Sunday, 4 September 2011

Editorial comment: German fixture lists

BERLIN - Drafting the new Interstate Treaty on Gambling (ITG) in Germany has - so far - not been a smooth process. Only last month the European Commission rejected the draft text of a new ITG, stating it was not compatible with EU law. This was followed by a decision of the leaders of the German Federal States to postpone a final decision on the new legislation until October, which means that it becomes even more unlikely a new regulatory framework will be in place before the current ITG expires on 31 December. 

On top of that, the federal states still have to deal with enfant terrible Schleswig-Holstein. Germany’s most northern state is still campaigning for its own, much more liberal online gambling regime, a scenario that is out of the question for most other states. The State, however, did announce on 22 August its intention to postpone its draft legislation. If that is not enough, the process of market regulation is being further frustrated - and probably further delayed - by the emergence of a new player.

The Bundesliga, the German federal sports body for football, has joined the gambling debate by threatening to charge betting operators for the use of their fixtures lists - the lists with competition times and places, which are subject to copyright, according to the Bundesliga. This way, operators will be prevented from using the Bundesliga’s fixtures lists free of charge, making sports betting impossible without transferring large sums of money to the sports body.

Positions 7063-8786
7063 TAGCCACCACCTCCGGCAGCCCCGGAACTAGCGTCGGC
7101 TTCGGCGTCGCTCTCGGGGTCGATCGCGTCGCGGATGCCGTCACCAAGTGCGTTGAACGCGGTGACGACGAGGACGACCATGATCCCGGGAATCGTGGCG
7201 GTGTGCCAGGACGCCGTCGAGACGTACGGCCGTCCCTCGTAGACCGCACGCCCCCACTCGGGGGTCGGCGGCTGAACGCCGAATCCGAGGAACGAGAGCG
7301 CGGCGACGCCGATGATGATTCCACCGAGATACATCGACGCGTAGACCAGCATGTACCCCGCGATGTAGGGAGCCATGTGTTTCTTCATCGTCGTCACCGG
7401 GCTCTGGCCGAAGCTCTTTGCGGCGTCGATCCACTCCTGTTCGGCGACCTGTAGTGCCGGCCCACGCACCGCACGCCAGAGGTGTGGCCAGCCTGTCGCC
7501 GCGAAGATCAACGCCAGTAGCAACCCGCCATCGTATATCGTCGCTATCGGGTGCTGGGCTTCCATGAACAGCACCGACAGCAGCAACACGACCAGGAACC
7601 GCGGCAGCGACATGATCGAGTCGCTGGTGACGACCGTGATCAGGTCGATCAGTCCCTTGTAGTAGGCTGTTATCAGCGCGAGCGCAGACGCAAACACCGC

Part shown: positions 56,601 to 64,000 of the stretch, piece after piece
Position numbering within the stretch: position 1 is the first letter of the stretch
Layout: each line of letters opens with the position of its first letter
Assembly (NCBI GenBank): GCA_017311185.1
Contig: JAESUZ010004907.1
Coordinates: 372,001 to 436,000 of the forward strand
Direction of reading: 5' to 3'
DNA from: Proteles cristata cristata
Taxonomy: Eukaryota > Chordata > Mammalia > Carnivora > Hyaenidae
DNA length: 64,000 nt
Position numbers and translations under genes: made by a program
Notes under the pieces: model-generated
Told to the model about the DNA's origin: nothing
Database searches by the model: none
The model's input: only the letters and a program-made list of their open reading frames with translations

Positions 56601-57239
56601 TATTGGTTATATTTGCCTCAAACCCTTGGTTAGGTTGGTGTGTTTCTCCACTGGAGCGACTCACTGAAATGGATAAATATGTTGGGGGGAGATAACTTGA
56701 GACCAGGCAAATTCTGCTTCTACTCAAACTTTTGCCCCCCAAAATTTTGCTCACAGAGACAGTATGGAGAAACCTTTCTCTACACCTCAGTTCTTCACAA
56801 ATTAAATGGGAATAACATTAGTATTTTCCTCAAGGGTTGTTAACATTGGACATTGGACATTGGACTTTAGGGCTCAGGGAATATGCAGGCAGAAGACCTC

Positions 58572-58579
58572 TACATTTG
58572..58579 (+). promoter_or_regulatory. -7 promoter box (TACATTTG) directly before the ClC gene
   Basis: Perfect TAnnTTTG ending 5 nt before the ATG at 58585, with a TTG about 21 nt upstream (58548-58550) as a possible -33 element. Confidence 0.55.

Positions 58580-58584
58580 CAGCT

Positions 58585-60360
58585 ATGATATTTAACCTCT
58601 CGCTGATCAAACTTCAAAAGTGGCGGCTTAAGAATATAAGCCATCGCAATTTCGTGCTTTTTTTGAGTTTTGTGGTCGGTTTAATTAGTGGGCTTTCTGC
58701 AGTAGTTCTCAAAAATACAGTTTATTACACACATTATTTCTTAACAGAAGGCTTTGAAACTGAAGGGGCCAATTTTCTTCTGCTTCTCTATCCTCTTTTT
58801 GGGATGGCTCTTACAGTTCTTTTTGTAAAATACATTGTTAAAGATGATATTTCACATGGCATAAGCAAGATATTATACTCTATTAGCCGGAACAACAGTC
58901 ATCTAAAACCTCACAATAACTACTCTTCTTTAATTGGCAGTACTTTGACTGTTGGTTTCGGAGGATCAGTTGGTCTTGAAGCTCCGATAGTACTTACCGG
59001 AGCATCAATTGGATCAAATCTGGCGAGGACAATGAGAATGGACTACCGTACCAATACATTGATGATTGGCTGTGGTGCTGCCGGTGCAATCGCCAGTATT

However, if the Federal States agree to open up their sports betting markets to more competition, the sport body will drop its intellectual property demands - it is, therefore, a blatant attempt to influence the current legislative process. And the Bundesliga’s copyright claims did not fall on deaf ears within Germany’s sports community. A new, potentially lucrative, revenue stream was instantly recognised, so it did not come as a surprise that the national handball, basketball and tennis federations have announced they will follow the Bundesliga’s lead.  

Germany’s football federation’s unexpected move has raised legal questions. Firstly, sports organisations as such are not part of the ITG. The fact that they can use fixture lists is automatically presumed and not explicitly mentioned. Secondly, does a copyright claim on fixture lists actually exist? German lawyers seem unable to agree but the sports organisations certainly think so. Luckily, as it seems, legal experts still have some time to answer this question. 

Published previously in the August issue of World Online Gambling Law Report, CPP, copyrights apply at all times, London 2011. Picture: